Even Andrew’s lucky dorky hat could not help Romaine catch a fish, but the bait was taken. Andrew Cremata
By ANDREW CREMATA
“Give a man a fish and you feed him for a day. Teach a man to fish and he steals all your secret fishing holes.”
— Ancient angler’s proverb
Last October I made a trip to Haines to fish for coho salmon in the Chilkat River. As the plane was landing it made a sharp bank over the river delta where the water flows in braids. A multitude of individual channels crisscrossed one another on a wide, sandy flat before finally finding release in the form of silt-laden plumes that dispersed into, and became one with, the ocean.
I’ve taken a lot of people fishing over the years, people who have come and gone. They were moments of coalescing, where the braids of different lives intertwined before separating to find their own ways. Those memories are like vapor — real but impossible to see. Yet if I close my eyes and concentrate, I can recreate those lost days into translucent, phantom images.
Two winters ago, at a beachside cabana in Nicaragua, I was watching the Super Bowl on a 13-inch black and white television broadcasting in Spanish. A slight breeze and a cold beer helped dull the heat and humidity. It was halfway through the first quarter of the game when two girls I had met a few days earlier tapped me on the shoulder.
Their names were Romaine and Barbara, and in their heavy Swiss accent they asked, “Andrew, would you teach us to fish?”
I had developed a reputation during my stay and was commonly being referred to as “The Fishing Guy.” So it was only natural for someone with an interest in the sport to inquire of my services.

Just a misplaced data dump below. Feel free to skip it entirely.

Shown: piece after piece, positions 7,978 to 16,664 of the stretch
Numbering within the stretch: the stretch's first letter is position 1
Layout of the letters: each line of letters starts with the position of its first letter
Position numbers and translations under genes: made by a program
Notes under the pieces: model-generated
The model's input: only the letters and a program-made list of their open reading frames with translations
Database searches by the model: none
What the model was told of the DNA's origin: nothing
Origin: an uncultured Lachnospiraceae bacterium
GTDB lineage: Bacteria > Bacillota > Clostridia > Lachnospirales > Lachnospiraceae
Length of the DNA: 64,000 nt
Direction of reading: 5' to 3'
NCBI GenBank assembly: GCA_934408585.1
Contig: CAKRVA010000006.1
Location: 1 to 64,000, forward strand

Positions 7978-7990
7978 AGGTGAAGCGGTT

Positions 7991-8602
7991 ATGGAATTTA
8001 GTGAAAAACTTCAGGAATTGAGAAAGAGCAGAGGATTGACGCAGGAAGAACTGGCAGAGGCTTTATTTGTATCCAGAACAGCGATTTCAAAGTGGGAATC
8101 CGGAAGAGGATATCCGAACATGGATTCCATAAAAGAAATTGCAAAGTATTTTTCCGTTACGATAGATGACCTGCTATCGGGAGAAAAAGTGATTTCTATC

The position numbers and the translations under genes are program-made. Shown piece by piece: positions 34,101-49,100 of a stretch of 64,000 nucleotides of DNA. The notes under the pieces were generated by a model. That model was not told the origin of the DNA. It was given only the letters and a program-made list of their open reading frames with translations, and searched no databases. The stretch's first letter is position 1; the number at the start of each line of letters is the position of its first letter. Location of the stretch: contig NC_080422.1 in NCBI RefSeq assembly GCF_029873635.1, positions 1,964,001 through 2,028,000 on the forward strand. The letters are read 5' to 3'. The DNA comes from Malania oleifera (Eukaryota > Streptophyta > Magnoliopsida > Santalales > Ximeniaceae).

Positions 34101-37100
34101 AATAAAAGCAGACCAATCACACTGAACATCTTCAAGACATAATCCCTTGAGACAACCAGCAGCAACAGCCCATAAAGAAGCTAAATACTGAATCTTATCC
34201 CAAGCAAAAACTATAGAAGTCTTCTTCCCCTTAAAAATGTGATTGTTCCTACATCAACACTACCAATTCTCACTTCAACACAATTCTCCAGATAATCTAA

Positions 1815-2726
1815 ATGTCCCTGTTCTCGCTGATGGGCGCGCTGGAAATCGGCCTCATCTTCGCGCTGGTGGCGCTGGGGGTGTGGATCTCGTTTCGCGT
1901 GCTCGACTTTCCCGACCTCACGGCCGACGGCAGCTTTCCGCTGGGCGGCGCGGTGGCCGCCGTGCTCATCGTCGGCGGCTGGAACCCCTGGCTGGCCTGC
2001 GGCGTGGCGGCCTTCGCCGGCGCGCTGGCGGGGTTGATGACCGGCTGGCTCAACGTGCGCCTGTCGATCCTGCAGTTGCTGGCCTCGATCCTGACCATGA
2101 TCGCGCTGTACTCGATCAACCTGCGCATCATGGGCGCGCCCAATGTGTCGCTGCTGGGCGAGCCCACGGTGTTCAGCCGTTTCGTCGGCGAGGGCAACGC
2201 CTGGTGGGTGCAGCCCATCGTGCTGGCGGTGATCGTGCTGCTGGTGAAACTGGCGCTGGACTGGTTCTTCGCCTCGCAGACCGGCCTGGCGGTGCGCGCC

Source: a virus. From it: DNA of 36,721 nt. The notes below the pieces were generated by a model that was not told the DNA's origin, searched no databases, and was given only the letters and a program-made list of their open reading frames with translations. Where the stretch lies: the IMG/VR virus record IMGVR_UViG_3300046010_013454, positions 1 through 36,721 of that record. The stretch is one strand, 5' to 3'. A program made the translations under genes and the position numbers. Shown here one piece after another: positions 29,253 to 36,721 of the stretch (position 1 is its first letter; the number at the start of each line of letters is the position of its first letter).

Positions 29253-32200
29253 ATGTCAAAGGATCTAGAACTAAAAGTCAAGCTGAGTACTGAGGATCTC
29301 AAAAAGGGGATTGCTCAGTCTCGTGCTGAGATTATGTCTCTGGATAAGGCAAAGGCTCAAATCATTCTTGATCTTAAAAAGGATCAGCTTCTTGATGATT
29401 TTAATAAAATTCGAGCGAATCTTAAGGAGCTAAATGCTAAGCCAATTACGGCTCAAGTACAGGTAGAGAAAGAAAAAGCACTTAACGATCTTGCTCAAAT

While the Super Bowl only comes around once a year, you still have to maintain your priorities. I gathered my two fishing poles (always bring a spare), tackle box, dorky fishing hat, and a bottle of rum just in case there were any unforeseen emergencies.
It was only a few short steps to the beach, and under the rustling palm trees I went over the basics with the girls. I explained that in order to be successful as an angler you have to wear some kind of ridiculous hat that also protects you from the sun. Romaine was eager to learn and she quickly donned the dorky cap I offered.
I went over the basic design of the spinning rod and reel combo and showed the girls how to use it in unison with the body to form a successful cast. Romaine quickly developed her own casting method that resulted in the lure somehow going sideways and landing on the beach behind her and to the left.
This went on for some time.
After a while, and amidst a great deal of laughter, the girls were finding their own angling rhythm, and it was good to sit back on the sand and offer words of encouragement between sun-kissed sips.
There were no fish caught, but the new converts to the sport were happy. Before leaving Nicaragua I suggested they come and see me in Alaska and thrilled them with stories about plentiful fish in America’s last frontier.